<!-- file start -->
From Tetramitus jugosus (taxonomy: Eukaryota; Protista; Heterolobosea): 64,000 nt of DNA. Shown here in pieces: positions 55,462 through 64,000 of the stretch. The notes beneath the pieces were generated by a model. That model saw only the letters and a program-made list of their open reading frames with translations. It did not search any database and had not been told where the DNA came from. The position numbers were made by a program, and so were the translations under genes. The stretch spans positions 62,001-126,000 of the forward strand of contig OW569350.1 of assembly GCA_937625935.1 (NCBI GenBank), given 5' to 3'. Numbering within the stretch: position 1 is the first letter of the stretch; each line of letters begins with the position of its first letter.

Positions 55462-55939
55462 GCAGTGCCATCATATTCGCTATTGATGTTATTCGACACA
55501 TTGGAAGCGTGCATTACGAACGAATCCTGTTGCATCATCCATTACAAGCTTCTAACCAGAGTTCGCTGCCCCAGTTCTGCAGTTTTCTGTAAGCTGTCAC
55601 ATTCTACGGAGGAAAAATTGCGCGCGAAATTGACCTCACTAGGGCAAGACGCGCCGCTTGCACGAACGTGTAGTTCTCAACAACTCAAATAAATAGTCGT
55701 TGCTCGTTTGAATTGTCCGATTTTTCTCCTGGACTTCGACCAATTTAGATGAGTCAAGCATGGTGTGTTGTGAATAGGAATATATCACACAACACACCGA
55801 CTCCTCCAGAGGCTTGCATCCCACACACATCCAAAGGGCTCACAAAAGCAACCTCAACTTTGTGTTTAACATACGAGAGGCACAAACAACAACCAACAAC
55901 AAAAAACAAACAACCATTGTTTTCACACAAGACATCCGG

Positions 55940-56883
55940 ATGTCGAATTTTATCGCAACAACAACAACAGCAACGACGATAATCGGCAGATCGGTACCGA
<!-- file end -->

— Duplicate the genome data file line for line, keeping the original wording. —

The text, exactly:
From Tetramitus jugosus (taxonomy: Eukaryota; Protista; Heterolobosea): 64,000 nt of DNA. Shown here in pieces: positions 55,462 through 64,000 of the stretch. The notes beneath the pieces were generated by a model. That model saw only the letters and a program-made list of their open reading frames with translations. It did not search any database and had not been told where the DNA came from. The position numbers were made by a program, and so were the translations under genes. The stretch spans positions 62,001-126,000 of the forward strand of contig OW569350.1 of assembly GCA_937625935.1 (NCBI GenBank), given 5' to 3'. Numbering within the stretch: position 1 is the first letter of the stretch; each line of letters begins with the position of its first letter.

Positions 55462-55939
55462 GCAGTGCCATCATATTCGCTATTGATGTTATTCGACACA
55501 TTGGAAGCGTGCATTACGAACGAATCCTGTTGCATCATCCATTACAAGCTTCTAACCAGAGTTCGCTGCCCCAGTTCTGCAGTTTTCTGTAAGCTGTCAC
55601 ATTCTACGGAGGAAAAATTGCGCGCGAAATTGACCTCACTAGGGCAAGACGCGCCGCTTGCACGAACGTGTAGTTCTCAACAACTCAAATAAATAGTCGT
55701 TGCTCGTTTGAATTGTCCGATTTTTCTCCTGGACTTCGACCAATTTAGATGAGTCAAGCATGGTGTGTTGTGAATAGGAATATATCACACAACACACCGA
55801 CTCCTCCAGAGGCTTGCATCCCACACACATCCAAAGGGCTCACAAAAGCAACCTCAACTTTGTGTTTAACATACGAGAGGCACAAACAACAACCAACAAC
55901 AAAAAACAAACAACCATTGTTTTCACACAAGACATCCGG

Positions 55940-56883
55940 ATGTCGAATTTTATCGCAACAACAACAACAGCAACGACGATAATCGGCAGATCGGTACCGA